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-   -   Best cam for shooting a low budget action drama w/ filmlook?? (https://www.dvinfo.net/forum/techniques-independent-production/4465-best-cam-shooting-low-budget-action-drama-w-filmlook.html)

Vinson Watson October 20th, 2002 12:04 AM

Best cam for shooting a low budget action drama w/ filmlook??
I asked this somewhere else but I think maybe this is better place for it. I'm looking for a cam to shoot a low budget action drama. I want to shoot on a 3ccd cam then do a film look. I got my eye on the Pana 24p but I'm not 100% sold on it considering with software and other tricks you can get the filmlook (or what many indy directors consider the "filmlook") for less than $4000. Here's the problemo.

The GL-1 (and 2) and VX2000 have been noted to have problems in their frame modes. My choices are...

1. Buy one of these cams (problably the GL-2) shoot normal mode using sports mode (high speed shutter) during the action scenes and play around with it in post. (Maybe get Magic Bullet).

2. Shoot in frame mode and ignore the problem, as I've heard it's not that big of a deal - I noticed a little herky jerky motion in the movie "The Glass House" in some scenes making me wonder was some of it shot on video and made to look like film or were they just poor match cuts.

3. Wait on the 24p which may still have the same problem in 24p mode. (By the time I can afford the 24p there should be a few meaningful reviews of this cam). What do you guys think?

4. I could buy a Pal VX2000 and DVFilm Atlantis. Andromeda has a nice price for a Pal VX2000 but I need to do some research on them and find out if they're a real camera provider or BS artist like Royal and B&H.

I should mention I just want the film look I'm not going to print to film, but I don't want the motion to look to weird.


Josh Bass October 20th, 2002 12:44 AM

I don't know if you were looking at the XL1s at all, but I can tell you for sure that camera movement of anything but a slow speed looks jerky as hell in frame mode.

Frank Granovski October 20th, 2002 01:52 AM

Okay, I see what you're asking. Here's the link:


My advice would be for you to decide exactly what you want to do, first. Then you'll have some direction to determine which way to go (with the rest of the way).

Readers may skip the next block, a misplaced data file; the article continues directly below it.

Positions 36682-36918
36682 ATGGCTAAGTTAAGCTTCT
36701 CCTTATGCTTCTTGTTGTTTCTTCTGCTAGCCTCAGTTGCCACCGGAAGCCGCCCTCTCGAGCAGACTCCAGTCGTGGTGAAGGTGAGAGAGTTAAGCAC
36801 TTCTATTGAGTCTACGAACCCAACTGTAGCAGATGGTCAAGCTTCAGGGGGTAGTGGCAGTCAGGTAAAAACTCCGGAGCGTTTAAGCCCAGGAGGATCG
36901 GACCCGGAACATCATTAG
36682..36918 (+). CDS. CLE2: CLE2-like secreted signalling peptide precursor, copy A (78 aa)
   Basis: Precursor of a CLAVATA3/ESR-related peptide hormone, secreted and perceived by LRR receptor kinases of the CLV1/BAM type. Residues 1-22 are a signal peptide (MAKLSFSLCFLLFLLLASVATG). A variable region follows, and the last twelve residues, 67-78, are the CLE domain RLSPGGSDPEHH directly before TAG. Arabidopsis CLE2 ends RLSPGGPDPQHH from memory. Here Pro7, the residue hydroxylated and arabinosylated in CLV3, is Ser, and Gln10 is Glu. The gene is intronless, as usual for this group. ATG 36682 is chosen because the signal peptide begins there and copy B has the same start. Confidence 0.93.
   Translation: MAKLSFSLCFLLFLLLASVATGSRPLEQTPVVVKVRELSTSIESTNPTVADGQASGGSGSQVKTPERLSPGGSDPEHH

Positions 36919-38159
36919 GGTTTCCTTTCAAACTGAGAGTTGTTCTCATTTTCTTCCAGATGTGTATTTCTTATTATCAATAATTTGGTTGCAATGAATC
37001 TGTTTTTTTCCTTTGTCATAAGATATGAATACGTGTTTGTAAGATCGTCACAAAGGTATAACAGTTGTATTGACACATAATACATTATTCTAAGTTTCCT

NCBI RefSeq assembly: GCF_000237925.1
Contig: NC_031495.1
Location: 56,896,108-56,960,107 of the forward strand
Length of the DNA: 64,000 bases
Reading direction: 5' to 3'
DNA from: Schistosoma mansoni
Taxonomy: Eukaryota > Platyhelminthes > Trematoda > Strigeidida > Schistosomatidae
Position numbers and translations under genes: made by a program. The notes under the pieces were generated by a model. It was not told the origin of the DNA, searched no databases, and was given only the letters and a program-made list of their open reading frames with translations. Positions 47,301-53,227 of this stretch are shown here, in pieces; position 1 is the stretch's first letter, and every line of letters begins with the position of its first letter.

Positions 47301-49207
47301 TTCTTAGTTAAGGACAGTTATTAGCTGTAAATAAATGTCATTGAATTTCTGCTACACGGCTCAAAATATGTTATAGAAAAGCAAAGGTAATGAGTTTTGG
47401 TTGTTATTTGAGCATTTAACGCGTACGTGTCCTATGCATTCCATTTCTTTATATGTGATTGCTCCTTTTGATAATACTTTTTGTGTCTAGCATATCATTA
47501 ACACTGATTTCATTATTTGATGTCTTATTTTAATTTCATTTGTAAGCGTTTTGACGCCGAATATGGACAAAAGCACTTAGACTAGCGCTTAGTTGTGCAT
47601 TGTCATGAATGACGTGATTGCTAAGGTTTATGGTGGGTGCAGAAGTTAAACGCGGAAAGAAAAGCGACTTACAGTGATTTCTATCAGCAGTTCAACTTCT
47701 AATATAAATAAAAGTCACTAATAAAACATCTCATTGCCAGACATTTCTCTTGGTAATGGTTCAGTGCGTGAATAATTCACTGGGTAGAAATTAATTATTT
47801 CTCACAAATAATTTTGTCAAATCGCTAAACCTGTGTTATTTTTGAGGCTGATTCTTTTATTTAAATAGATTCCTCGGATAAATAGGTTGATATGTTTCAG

Barend Onneweer October 20th, 2002 09:06 AM

<<<-- Originally posted by Josh Bass : I don't know if you were looking at the XL1s at all, but I can tell you for sure that camera movement of anything but a slow speed looks jerky as hell in frame mode. -->>>

That's what film look is about. When you watch something like Saving Private Ryan, the high shutterspeed and shooting at 24fps makes the motion a lot more jerky then at 50i or 60i, but that's part of the filmlook.


Josh Bass October 20th, 2002 11:35 AM

Yeah, but if you're trying to do a nice delicate tilt/pan for an establishing shot or something, that's not supposed to look like that.

Barend Onneweer October 20th, 2002 02:34 PM

That is still no effect of the XL-1s' frame mode, but the effect of the framerate. To get a smoother look you need to use a lower shutterspeed, whether you're shooting video or film. Or would you say another digital video camera shooting 25p or 30p has a smoother motion at exactly the same shutterspeed?


Adrian Douglas October 20th, 2002 06:07 PM

The XL1 in frame mode has a look of it's own. It's not entirely video, it's not film, it's XL Frame Mode. Especially when combined with good lighting and filtering it is a really nice look that does justice to any story.

Shooting at high shutter speeds in frame mode does produce a jerky effect, esspecially when there is camera movmement. At low shutter speeds, 1/50 1/60 depending on format ther blur is just enough to look smooth but retain subject focus.

Chris Hurd October 20th, 2002 07:16 PM

A camera operator who knows what they're doing can get a smooth pan or tilt out of the XL1 in Frame mode. Whip it around and sure, it'll look funky. Excersize some care with the movement and it's just fine. Exact same principle applies to motion picture film cameras.

It is not an issue of the camera at all. It's strictly an issue of frame rate.

Barry Goyette October 20th, 2002 08:36 PM